With this frenetic buzzing spiral of sound at the core of it’s main refrain, ‘Bitter Pill‘ is the sonic answer to a panic attack. It prickles against the eardrums and puts the listener into a state of unease. It’s incredibly masterful and emotive song writing that acts as the perfect vessel for the songs message.
It begins with a stuttered robotic drum that feels deadened and lifeless, around this the guitar and organ keys begin their never-ending tornado cyclone dance round and round the totem pole that the rest of the song is built upon.
The song evokes this frantic sense of movement but it somehow feels more mental than it does physical. There are moments of beautiful clarity where a particular piece of instrumentation takes the forefront and makes sense from the madness, but these moments often lead straight back into the chaotic choral refrain.
The lyrics repeat themselves in more of a chant than a chorus, they paint a picture of a mind’s unrest in place of the sweet embrace of sleep that we all rightly crave. The dissonance is unsettling but from out of these troubled feelings they pick out a small silver lining.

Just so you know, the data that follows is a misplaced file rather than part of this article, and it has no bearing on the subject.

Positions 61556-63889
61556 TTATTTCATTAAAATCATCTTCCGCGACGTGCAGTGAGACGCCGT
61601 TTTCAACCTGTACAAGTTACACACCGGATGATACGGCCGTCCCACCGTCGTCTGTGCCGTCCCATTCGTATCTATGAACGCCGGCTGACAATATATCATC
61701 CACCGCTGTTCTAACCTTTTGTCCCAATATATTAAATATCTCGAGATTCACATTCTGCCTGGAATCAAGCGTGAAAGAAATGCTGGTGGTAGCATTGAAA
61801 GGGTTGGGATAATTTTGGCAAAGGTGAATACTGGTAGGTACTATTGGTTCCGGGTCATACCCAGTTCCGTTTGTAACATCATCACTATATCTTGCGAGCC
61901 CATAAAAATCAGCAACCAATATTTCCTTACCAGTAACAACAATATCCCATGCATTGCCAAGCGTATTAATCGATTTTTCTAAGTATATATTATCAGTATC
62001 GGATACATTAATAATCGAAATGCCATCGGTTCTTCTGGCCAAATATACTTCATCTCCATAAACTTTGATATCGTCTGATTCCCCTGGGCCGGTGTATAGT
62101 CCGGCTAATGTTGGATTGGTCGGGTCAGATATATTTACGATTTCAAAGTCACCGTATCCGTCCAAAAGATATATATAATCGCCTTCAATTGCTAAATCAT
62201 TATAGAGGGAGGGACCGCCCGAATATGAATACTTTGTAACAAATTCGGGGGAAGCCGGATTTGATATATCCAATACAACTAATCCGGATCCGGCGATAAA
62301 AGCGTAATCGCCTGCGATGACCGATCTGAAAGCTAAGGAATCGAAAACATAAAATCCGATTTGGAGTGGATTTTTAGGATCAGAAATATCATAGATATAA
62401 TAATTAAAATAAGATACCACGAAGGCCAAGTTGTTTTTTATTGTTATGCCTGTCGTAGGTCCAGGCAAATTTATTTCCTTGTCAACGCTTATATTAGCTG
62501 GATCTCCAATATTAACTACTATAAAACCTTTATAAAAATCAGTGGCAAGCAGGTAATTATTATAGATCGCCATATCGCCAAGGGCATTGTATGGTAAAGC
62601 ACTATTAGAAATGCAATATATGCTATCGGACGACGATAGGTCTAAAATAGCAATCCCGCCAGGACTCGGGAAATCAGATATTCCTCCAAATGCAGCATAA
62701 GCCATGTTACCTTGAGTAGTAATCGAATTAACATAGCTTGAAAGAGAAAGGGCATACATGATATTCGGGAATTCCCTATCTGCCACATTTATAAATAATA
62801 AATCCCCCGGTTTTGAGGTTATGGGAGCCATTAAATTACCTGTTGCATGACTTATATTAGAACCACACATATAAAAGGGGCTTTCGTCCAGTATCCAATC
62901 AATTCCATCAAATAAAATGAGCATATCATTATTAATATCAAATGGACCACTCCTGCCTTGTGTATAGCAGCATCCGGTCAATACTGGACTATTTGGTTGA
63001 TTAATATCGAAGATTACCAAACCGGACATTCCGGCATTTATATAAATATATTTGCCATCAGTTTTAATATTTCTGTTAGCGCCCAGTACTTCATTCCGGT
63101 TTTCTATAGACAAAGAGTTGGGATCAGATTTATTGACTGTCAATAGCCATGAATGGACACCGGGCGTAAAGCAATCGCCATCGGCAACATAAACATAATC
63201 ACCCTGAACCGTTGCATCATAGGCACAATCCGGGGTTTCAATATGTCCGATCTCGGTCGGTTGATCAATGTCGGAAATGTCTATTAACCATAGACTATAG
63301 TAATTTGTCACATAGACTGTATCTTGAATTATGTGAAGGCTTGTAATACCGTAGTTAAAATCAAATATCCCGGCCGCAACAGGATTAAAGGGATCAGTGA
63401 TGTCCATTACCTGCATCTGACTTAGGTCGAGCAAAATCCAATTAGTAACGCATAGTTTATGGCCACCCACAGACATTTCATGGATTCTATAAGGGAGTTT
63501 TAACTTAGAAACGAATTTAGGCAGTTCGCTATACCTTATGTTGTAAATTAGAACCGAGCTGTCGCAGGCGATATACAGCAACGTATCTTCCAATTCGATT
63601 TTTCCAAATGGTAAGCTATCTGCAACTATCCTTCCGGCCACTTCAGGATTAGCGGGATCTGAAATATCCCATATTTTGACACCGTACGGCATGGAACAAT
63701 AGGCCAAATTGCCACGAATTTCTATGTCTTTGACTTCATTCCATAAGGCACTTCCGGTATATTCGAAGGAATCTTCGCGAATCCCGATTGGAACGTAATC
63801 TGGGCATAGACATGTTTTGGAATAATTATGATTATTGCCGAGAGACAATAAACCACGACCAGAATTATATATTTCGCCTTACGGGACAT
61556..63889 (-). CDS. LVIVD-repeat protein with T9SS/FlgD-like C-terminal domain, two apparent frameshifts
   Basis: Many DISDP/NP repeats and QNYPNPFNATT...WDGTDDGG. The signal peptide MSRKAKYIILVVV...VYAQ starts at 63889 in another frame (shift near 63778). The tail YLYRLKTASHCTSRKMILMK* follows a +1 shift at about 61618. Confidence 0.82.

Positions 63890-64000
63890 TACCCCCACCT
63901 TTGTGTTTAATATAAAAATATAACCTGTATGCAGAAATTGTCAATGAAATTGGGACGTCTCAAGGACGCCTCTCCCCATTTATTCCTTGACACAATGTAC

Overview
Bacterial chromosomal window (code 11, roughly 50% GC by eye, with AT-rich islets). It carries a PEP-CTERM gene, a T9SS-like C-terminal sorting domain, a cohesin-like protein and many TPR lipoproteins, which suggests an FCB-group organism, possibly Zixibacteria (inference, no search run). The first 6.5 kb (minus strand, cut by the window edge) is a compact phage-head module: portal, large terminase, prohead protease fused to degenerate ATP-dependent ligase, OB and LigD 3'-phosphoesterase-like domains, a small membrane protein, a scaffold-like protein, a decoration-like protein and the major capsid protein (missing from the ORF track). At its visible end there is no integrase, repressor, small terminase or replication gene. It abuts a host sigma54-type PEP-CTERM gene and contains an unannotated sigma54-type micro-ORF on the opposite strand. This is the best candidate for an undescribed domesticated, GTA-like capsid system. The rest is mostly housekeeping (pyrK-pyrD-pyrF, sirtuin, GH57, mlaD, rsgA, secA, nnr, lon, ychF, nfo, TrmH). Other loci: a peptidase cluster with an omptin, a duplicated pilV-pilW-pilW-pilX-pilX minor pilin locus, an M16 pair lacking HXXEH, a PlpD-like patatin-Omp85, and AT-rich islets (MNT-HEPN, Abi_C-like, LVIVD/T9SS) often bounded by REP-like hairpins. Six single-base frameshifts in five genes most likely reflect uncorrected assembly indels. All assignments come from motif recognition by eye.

The Best Around write their music through quarantine measures detached but completely in sync, sending each other ideas or songs to then complete in separation. They have pulled together a growing number of finished tracks in this manner and it certainly seems to be working as ‘Bitter Pill’ is the first single release from a collection that will steadily trickle out from the band before being pulled together into a full album.
Trying to genre this truly unique sound would be an effort in futility. It has post-punk elements as well as strong jazz and neo-folk influence. There is a psychedelic element that cannot be ignored and it seems to exist in a realm of consciousness normally reserved for dreams. It has this very visceral and concrete emotional connection between the sound and the psyche.
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Words by Matt Miles